Wednesday, May 12, 2010

Mistrial declared in Archer case;
hung juries unusual, but do occur

A Yuba County jury declared itself hung, 7-5, Tuesday in the alleged child molestation case against Earnest Rex Archer, news reports indicated.

The bare majority favored a guilty verdict, the jury foreperson told Yuba County Superior Court Judge Julia Scrogin. Scrogin declared a mistrial.

The jury of 10 women and two men debated behind closed doors for four days. That was longer than the trial itself lasted, the Appeal-Democrat newspaper reported.

A former reserve deputy with the Yuba County Sheriff’s Department and narrowly unsuccessful candidate for Yuba County supervisor, Archer faced seven criminal charges altogether. The jury split different ways on the various charges, but the vote reportedly ran 7-5 on the most serious charges.

Archer is accused of molesting two foster children -- minor girls aged 11 and 10 – who lived in his Linda home.

Jurors reportedly voiced concerns that little hard evidence had been presented in the case. The jury heard no expert witness testimony and was left to balance the courtroom assertions made by the two girls and the adoptive mother of one of them and supportive good-character claims defendant’s relatives.

He waived his right to be re-tried within 60 and prosecution statements indicated that a retrial is not likely until sometime in September.

Archer told the judge he was waiving his right to a retrial within 60 days. A further hearing was tentatively set for September. At this time it is unclear whether the District Attorney will seek a re-trial.

According to several legal dictionaries a “mistrial” can be declared in two possible circumstances: 1) if the trial is conducted unfairly, “for example, because not all of the evidence is considered” or, 2) when a trial ends with no verdict is reached.
Hung juries and mistrials are rare, but they do occur.

The very same day a hung jury mistrial was declared in People v. Archer, a hung jury mistrial was declared in the Brooklyn (New York) Supreme Court murder trial of one Keith Phoenix, a 30-year-old man accused of beating an Ecuadorian man to death.

[Note: A "supreme court" in New York is the functional equivalent of a "superior court" in California.]

That jury hung on an 11-1 majority vote favoring a guilty verdict, the New York Daily News reported.

.When a jury split is that narrow, retrials are often sought. In cases such as Archer’s in which the margin is so wide, 7-5, the district attorney’s decision on whether and how to proceed is not as simple.

While hung juries are generally uncommon, for some defendants, they can be frequent. Take the multiple hung juries of the prosecutions against John A Gotti Jr., son of New York crime lord John A. Gotti.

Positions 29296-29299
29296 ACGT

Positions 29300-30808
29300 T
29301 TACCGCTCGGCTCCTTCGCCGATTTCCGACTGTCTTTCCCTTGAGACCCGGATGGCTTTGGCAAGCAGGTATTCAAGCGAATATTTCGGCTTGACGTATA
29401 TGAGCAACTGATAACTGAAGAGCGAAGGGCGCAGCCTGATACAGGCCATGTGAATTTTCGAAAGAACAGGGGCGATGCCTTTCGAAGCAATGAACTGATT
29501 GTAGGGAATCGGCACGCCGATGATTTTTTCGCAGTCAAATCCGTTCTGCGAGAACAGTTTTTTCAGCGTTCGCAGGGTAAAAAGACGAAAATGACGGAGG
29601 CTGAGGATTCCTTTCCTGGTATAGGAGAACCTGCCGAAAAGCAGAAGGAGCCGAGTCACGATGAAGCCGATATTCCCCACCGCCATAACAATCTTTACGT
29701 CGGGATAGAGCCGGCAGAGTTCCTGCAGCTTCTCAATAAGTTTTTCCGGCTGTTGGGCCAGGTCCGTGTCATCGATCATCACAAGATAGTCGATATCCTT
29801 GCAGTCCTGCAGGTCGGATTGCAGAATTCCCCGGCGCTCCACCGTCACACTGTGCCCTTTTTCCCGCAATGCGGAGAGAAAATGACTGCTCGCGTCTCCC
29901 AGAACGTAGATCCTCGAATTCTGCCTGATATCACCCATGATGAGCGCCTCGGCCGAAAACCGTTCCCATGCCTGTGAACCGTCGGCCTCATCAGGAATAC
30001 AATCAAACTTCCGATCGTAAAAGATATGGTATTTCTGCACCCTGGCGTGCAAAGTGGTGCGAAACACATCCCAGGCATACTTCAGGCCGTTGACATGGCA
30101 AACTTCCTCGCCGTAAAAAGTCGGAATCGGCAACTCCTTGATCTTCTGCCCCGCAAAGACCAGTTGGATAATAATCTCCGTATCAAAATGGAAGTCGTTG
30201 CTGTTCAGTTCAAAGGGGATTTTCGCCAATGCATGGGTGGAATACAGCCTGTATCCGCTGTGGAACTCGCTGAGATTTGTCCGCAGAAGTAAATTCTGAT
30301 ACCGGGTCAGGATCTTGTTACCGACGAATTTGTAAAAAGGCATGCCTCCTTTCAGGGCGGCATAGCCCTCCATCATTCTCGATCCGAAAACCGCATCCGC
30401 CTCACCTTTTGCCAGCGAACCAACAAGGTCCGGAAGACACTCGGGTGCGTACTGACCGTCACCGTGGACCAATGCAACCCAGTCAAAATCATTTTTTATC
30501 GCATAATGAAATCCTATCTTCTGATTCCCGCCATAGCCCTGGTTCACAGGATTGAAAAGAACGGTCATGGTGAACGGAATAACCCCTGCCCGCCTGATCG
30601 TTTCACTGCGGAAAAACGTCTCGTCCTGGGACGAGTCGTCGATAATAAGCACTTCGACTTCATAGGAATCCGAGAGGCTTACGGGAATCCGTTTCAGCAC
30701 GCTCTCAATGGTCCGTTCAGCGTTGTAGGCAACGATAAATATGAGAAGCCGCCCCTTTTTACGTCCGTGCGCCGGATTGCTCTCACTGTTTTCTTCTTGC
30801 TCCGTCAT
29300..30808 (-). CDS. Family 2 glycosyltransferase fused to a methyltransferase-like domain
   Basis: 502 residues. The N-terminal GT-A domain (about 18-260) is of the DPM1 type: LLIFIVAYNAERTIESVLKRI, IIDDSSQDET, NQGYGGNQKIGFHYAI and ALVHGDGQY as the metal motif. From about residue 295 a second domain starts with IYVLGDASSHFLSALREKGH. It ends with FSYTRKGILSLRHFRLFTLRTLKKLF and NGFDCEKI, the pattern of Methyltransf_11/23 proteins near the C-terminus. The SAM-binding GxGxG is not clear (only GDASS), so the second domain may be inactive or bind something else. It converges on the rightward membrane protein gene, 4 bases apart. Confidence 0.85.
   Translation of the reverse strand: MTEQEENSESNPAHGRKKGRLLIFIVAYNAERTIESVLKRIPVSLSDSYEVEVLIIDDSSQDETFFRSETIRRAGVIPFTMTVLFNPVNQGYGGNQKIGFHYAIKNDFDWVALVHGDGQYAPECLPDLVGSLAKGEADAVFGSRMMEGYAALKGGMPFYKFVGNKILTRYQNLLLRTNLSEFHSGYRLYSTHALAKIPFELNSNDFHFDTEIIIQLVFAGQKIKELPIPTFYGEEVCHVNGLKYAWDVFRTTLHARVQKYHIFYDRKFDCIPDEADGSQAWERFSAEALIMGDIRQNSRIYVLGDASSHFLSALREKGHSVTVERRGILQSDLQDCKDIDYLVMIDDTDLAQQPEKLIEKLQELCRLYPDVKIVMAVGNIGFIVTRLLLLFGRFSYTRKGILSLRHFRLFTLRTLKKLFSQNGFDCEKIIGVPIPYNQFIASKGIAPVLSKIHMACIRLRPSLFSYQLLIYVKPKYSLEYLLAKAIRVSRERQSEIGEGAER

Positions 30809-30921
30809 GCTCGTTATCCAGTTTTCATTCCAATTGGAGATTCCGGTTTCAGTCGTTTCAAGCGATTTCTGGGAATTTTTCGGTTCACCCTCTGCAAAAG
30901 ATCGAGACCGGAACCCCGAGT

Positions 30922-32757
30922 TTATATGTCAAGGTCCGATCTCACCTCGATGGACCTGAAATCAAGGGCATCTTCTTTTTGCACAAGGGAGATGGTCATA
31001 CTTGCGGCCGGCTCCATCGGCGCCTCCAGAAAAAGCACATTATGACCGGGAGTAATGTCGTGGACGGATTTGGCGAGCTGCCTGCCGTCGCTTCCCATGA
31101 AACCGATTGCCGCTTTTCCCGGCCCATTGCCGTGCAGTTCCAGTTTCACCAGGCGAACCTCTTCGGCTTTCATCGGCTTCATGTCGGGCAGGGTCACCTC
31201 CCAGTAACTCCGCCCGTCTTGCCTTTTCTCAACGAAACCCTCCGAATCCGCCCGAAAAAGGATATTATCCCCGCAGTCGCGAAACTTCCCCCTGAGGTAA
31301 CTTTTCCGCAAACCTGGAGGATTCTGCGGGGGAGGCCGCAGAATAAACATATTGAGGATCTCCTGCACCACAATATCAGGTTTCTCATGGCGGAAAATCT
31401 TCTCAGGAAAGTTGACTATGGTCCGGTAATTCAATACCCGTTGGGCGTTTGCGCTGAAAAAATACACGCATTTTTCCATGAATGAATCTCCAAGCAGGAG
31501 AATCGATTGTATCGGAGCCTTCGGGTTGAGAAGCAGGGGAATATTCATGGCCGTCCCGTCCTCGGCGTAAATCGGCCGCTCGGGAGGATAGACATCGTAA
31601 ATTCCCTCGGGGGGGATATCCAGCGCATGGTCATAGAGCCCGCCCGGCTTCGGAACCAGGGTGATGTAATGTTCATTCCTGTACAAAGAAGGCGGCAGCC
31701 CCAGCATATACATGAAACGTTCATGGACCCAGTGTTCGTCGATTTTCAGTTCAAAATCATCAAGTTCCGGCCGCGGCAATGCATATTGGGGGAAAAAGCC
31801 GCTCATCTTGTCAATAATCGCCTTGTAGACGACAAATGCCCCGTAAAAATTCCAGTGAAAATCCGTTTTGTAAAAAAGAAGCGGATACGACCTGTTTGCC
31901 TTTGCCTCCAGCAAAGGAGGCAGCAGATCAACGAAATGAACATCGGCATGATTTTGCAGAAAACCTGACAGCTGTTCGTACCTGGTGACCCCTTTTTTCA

In December, 2009, only five months ago, the New York Daily News reported that a fourth hung jury had been declared in the same case against the junior Gotti.
It's become John A. (Junior) Gotti’s favorite word in the whole world: Mistrial.

The second-generation Gambino boss heard it Tuesday for the fourth time in five years, beating yet another federal racketeering rap before heading home for a rollicking family reunion.

"It feels wonderful," said an emotional Gotti, who celebrated with hugs, kisses, tears and Chinese food after his release on $2 million bail. "I want to go home and see my children."

Gotti, who started his day in a cell at the Manhattan federal lockup, climbed into a white BMW hours later for the triumphant ride back to his $1.7million oyster Bay, L.I., mansion.

Fifty yellow balloons were tethered to the front gate of the home, where a catering truck pulled up shortly after the 3 p.m. mistrial delivered another stinging rebuke to prosecutors.

His wife, Kim, and their six kids waited inside.
Gotti junior had faced multiple federal racketeering charges. This mistrial puts him one mistrial ahead of his famed father, John “Dapper Don” Gotti.
The mistrial boosted Junior - who spent six years in prison on an earlier conviction - past his dad in courtroom successes.

John (Dapper Don) Gotti beat three cases before he was convicted and jailed for life on murder and racketeering charges.

The son said he felt his father was looking down in the days before the mistrial.
"How else can you explain it?" Gotti asked. "How rare is it for someone to fight a trial, a federal trial at that, and come out okay?"

While jurors said a fifth trial would be overkill, prosecutors wouldn't commit to giving up their relentless pursuit of the reputedly retired mobster.

by Tom Nadeau


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